Amazon Blurb:

The impossible has been accomplished. The Lord Ruler — the man who claimed to be god incarnate and brutally ruled the world for a thousand years — has been vanquished. But Kelsier, the hero who masterminded that triumph, is dead too, and now the awesome task of building a new world has been left to his young protégé, Vin, the former street urchin who is now the most powerful Mistborn in the land, and to the idealistic young nobleman she loves.

As Kelsier’s protégé and slayer of the Lord Ruler she is now venerated by a budding new religion, a distinction that makes her intensely uncomfortable. Even more worrying, the mists have begun behaving strangely since the Lord Ruler died, and seem to harbor a strange vaporous entity that haunts her.

Stopping assassins may keep Vin’s Mistborn skills sharp, but it’s the least of her problems. Luthadel, the largest city of the former empire, doesn’t run itself, and Vin and the other members of Kelsier’s crew, who lead the revolution, must learn a whole new set of practical and political skills to help. It certainly won’t get easier with three armies – one of them composed of ferocious giants – now vying to conquer the city, and no sign of the Lord Ruler’s hidden cache of atium, the rarest and most powerful allomantic metal.

As the siege of Luthadel tightens, an ancient legend seems to offer a glimmer of hope. But even if it really exists, no one knows where to find the Well of Ascension or what manner of power it bestows.


“Good men don’t become legends,” he said quietly.
“Good men don’t need to become legends.” She opened her eyes, looking up at him. “They just do what’s right anyway.”


This book was amazing from beginning to end. The Well of Ascension starts up about a year after the events of The Final Empire, and the world has already changed. Our characters were changed by the events a year prior, they’re not the same people, but mostly for the better. You start the book thinking the end will be one thing, and you keep believing that, right up to the point where it takes you in a completely different direction, leaving you stunned.

The Well of Ascension is different in a lot of ways than The Final Empire. The first book of Mistborn focused more on the court, the magic, and the world. Well of Ascension focused on the characters. This book is almost entirely character-driven. We learn more about the people this series focuses on, than the world. I absolutely loved it. These characters are trying to find themselves, find who they are as people now that the world has changed. They want to better the world, but the world is so dark and dreary, and neither you nor they have any clue where to even start. They just know they have to last the coming winter.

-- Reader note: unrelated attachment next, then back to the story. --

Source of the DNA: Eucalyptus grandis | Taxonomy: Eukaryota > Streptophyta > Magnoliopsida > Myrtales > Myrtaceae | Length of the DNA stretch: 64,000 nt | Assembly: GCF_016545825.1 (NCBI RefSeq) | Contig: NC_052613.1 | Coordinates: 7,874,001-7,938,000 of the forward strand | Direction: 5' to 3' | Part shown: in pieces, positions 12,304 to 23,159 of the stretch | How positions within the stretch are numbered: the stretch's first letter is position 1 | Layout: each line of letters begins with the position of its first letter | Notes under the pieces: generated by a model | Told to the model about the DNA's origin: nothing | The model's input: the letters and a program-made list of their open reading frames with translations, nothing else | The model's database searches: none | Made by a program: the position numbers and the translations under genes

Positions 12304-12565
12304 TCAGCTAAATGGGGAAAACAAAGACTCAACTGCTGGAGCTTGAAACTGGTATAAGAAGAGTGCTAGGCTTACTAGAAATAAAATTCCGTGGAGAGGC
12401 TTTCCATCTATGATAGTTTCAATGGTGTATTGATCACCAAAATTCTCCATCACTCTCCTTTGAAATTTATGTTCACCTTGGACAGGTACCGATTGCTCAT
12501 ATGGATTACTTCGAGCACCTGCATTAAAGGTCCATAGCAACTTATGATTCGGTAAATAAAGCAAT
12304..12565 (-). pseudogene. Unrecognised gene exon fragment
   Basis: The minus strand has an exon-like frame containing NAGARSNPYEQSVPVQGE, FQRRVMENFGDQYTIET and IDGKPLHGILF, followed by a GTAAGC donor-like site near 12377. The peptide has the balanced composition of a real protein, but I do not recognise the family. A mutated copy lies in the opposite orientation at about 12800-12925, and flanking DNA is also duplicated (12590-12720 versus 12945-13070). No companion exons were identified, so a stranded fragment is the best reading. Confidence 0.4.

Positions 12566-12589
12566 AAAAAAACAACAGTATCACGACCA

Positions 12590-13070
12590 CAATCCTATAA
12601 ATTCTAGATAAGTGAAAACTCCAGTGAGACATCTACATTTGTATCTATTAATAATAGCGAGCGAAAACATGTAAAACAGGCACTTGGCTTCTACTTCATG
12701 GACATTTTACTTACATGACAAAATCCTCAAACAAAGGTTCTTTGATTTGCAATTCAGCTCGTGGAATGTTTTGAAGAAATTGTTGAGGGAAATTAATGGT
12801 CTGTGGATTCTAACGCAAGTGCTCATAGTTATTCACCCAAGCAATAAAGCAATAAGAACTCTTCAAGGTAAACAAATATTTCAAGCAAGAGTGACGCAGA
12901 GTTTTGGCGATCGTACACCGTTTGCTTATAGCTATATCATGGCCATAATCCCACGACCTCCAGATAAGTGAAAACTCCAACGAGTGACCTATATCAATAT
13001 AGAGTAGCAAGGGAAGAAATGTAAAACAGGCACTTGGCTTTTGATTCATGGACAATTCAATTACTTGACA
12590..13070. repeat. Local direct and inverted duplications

My favourite character of the book, Tindwyl, exemplifies this fact so much. She comes in like a hurricane to change Elend into the person he wants to be, who he needs to be. She single-handedly fixed all of the problems I had with him as a character. Vin becomes even more amazing in this book. Unsure of herself, but desperate to protect those she loves, and their interests. The romance between Elend and Vin also changes from “well, that was a bit weird”, to “that is so damn good I want to snuggle them both and love them and make them have many babies together”. Sazed is a fucking hero. He was already good, but in this he lets his true nature fly and it is great. OreSeur is super interesting, and it is related to the mists, and holy shit you are not expecting to come out liking this character at the end, but you do! I really liked Zane at first, and I still do, but my feelings are changed and I’m conflicted, but he is still an amazing character.

The world-building is starting to change from where it was in the Final Empire, too. Vin manages to work with Allomancy a bit, to find new things, a new edge. Atium is basically non-existent due to scarcity. Plus, the mists are changing. They’re becoming frightening. They’re lasting into the day time, and they’ve become dangerous. We learn more about the past, about what happened to the world. But, it is never enough, you are left just wanting more and more information. The biggest stress I have from this book involves what happened in the past, trying to reconcile the way it should be with the way it is, as well as looking towards the future and what has to happen to get there again.

The prelude to war that is the coming of the three armies against the new city forces is very interesting, as well. You never quite know what is going to come of any of it. The layers upon layers of what could happen between any of the factions kept me entertained the whole time. With it, they bring new horrors to fight, a new Mistborn that is possibly capable of defeating Vin, family drama, and a most hilarious scene involving Breeze.

The best part of this book, by far, was the story being told in the beginning of every chapter. It is the story of the person who convinced the world that the guy who was going to become the Hero of Ages was indeed him. It isn’t actually a long story. Yet, it repeats. And repeats. Over and over again. You know something is wrong. It has to be wrong. Something is wrong, but you can’t figure it out. What is it? What is it?WHAT IS IT. Well, you find out what it is, and it isn’t what you expect it could even possibly be. Those beginning passages set up the end so damn beautifully.

I finished this book stressed out of my mind. I love it, but it took hours to calm down. I was ready to start the last, but also dreading it because “oh god what more can happen??”. The ending is not what you are hoping for, it is not ideal, it is absolutely terrifying. It was amazing.

To read more reviews for this series, check out the Mistborn series page!
To read more reviews for the Cosmere, check out the Cosmere page!